Thursday, October 27, 2011

Corporate Rock media still sucks (kind of)...

In the last week, I've spent two very long stretches of time in airports waiting for planes (six hours in Athens and ten hours in Bangkok). To ward off the boredom, I bought a different issue of Rolling Stone in each of these airports and pretty much read them front to back. Back in the late 80's and early 90's, I was a regular Rolling Stone reader but not exclusively - I rabidly read several different music magazines each month including NME, Melodymaker, Spin, Juice (the Australian Spin offshoot), Select, Q, Alternative Press etc etc... I eventually decided that I should be spending more money on music than reading about it and eventually reduced my reading to more occasional one-off purchases when I saw something of interest. However, regardless of where I am, I will always browse the music section hen I visit the newsagent.

ANYHOW, reading Rolling Stone seemed like a weird exercise in nostalgia because even though the music landscape has changed, their approach to writing about it has not and I was kind of surprised about how boring the music writing was. As Rino point out recently, they have a weird obsession with Eddie Vedder (a photo in each issue - they really should have a column called What's Eddie up to this month?) but even the bands I love who were covered in the magazine were just very dull and not compelling or interesting in any way. I remember when the notion of "the Rolling Stone interview" meant some kind of indepth, candid portrayal of the artist but there was no such perception, depth or analysis in these issues (although they did a strange soft hatchet posthumous piece on Steve Jobs). A good review in Rolling Stone meant substantial record sales for bands and record companies pandered to the wants of the magazine but it doesn't seem that way anymore. Of interest though was that all the articles on politics and the environment were top notch and far better than their music writing (in particular, articles on Obama's war room and the environmental crisis in Australia were excellent). Maybe Rolling Stone needs to recast themselves as a news magazine rather than a music magazine.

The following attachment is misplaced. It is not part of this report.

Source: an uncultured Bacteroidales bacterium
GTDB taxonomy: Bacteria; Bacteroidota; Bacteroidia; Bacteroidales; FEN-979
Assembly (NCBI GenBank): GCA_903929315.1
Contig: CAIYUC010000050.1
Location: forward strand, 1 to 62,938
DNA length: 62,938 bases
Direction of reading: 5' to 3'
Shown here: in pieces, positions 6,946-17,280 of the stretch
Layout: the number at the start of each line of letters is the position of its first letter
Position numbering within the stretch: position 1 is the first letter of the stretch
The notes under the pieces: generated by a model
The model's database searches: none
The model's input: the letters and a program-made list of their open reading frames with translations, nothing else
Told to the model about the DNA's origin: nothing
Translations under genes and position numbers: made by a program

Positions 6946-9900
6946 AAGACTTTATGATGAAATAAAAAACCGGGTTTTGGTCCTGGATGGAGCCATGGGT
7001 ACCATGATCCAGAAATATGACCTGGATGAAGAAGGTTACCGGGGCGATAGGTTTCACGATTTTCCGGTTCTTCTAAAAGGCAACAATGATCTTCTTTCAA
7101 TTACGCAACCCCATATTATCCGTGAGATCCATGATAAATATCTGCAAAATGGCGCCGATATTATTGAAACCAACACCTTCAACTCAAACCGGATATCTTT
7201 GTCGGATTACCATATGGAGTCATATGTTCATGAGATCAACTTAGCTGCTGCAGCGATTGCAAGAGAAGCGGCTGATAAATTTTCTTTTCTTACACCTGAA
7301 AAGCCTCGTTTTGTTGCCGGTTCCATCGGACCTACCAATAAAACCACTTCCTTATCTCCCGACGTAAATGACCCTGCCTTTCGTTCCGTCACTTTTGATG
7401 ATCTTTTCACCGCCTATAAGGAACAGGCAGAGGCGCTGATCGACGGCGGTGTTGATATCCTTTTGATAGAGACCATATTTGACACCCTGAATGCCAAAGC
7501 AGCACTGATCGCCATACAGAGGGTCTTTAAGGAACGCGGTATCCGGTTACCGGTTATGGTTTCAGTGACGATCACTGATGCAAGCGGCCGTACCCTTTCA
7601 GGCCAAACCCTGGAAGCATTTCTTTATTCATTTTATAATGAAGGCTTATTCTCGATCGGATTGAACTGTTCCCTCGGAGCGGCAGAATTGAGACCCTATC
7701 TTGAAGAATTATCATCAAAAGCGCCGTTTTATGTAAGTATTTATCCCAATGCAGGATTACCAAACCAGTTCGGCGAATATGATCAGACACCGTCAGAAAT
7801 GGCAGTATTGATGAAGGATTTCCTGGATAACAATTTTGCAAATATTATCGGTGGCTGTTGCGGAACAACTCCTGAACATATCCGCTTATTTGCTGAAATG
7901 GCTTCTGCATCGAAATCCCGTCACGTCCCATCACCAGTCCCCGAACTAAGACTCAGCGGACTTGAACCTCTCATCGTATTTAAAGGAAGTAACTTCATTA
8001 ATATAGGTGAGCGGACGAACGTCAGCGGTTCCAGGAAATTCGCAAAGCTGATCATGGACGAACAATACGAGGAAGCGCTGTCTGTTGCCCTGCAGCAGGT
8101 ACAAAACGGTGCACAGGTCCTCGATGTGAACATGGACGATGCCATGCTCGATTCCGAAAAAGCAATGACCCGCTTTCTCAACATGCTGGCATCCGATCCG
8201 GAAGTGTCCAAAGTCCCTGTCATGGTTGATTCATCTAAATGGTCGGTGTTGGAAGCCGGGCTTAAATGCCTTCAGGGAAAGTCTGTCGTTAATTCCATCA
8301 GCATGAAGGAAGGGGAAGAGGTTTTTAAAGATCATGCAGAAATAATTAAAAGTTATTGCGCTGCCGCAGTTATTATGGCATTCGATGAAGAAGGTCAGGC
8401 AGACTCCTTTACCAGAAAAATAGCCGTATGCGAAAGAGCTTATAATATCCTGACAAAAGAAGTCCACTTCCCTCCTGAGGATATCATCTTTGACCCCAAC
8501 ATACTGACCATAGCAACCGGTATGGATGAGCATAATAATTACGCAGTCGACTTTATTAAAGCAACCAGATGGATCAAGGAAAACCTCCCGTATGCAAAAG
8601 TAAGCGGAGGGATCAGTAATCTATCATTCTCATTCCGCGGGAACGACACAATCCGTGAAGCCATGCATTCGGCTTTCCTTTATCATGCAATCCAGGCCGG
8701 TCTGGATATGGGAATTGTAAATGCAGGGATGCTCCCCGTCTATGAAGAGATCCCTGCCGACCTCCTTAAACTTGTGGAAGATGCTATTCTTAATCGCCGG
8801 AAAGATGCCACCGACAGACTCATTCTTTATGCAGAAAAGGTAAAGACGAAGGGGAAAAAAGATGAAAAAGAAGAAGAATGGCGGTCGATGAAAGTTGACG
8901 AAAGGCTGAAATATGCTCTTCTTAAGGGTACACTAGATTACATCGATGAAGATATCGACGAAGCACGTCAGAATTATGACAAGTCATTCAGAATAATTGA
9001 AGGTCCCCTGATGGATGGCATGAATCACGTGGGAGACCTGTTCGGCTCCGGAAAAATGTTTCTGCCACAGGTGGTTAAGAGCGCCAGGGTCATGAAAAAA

This all lends itself to something I've been thinking about for a while as the arbiters of taste have moved from traditional print media to sites such as Pitchfork. I'm pretty sure a good rating on Pitchfork equates music sales (or at least, a high number of illegal downloads) but I'm not sure that these grassroots websites are any better than traditional media forms. I've seen a number of good records slammed on there and even though it's ironic and hypocritical that someone who writes and blogs about music (even though I am a lone crazy yelling into the abyss of the internet), the power they now wield seems substantial. If you want evidence of that, read the Merge book, where they describe the problem they faced when Pitchfork gave Arcade Fire's Funeral a 10 and all the copies of the record sold out and it took weeks to re-stock supplies (admittedly, a great problem for Merge to have). But I guess that's my point, Pitchfork seem to be merely a new iteration of the Rolling Stone model. Sure, it seems different because it is web rather than print based and free for readers but the model and importance of artists appearing on Pitchfork seems to be increasing. A few year ago, I think a Tom Waits interview on Pitchfork would have been a coup but now it seems perfunctory.

So what does this mean? Nothing really but it seems to me that the Pitchforks of the world are merely becoming the new corporate media. Is that a bad thing? Not necessarily but as they now hold festivals, publish books and hold events, that grain of independence that sparked the site will be tested and no doubt compromised (my inner conspiracy theorist still finds the glowing review of the last Bon Iver record followed by the announcement he was curating a Pitchfork Festival too much of a coincidence - that record is terrible). Anyhow, whatever, I still find Stereogum funnier...


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